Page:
In emerging markets, demand for jewellery is also expected to strengthen. China’s more stable economy, coupled with structural reforms crafted to support consumption, should whet an appetite for jewellery in the medium term, although sales of luxury items will be dampened by the government’s continued anti-corruption drive. In the meantime, the stabilisation of oil and commodity prices should augur well for the economic outlook of resource-rich countries. These developments should not only brighten the prospects of stronger Hong Kong jewellery exports to emerging markets, but also developed markets, where retail sales might benefit from a gradual increase in tourism.

With an expected steady improvement of the business environment, the Buyers and Exhibitors’ Survey for the 2017 Hong Kong International Jewellery Show indicates stronger confidence across all major markets. International buyers see India and the Chinese mainland as the most promising markets for the current year. Meanwhile, buyers’ sourcing plans this year indicate an expansion in terms of budget, unit price and quantity. As far as market segment is concerned, trendy fashion jewellery has the biggest potential this year, followed by jewellery for weddings and special occasions, and precious jewellery.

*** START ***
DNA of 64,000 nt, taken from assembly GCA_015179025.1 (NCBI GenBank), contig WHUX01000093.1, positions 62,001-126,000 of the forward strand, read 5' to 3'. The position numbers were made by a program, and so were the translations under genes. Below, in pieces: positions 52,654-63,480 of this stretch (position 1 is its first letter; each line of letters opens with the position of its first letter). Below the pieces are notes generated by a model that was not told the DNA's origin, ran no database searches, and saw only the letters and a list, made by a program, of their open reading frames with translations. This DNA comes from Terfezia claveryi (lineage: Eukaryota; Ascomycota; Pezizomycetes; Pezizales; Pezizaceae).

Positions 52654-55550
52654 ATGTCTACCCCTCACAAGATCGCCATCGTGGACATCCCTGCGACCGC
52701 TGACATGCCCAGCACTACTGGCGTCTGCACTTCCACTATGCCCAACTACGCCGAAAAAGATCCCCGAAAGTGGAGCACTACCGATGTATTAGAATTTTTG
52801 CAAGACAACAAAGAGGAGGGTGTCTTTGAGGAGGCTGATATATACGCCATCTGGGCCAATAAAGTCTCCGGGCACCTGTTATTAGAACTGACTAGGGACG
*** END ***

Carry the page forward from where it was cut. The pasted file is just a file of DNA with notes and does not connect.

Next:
On the supply side, prices of precious metals and stones should remain steady in line with the stabilisation of oil and commodity prices, which should be good news for Hong Kong exporters as it removes an element of uncertainty caused by the fluctuating price of raw materials. Even for consumers, such stabilisation may also lessen the fear of a continued fall in jewellery prices, possibly eradicating a disincentive to renewed purchases. Competition from the mainland and other countries, India and Thailand in particular, remains keen, Hong Kong suppliers are therefore advised to explore new markets, focus on craftsmanship, adjust product designs, increase product variety and provide better services to stay competitive.

 

Content provided by Picture: Daniel Poon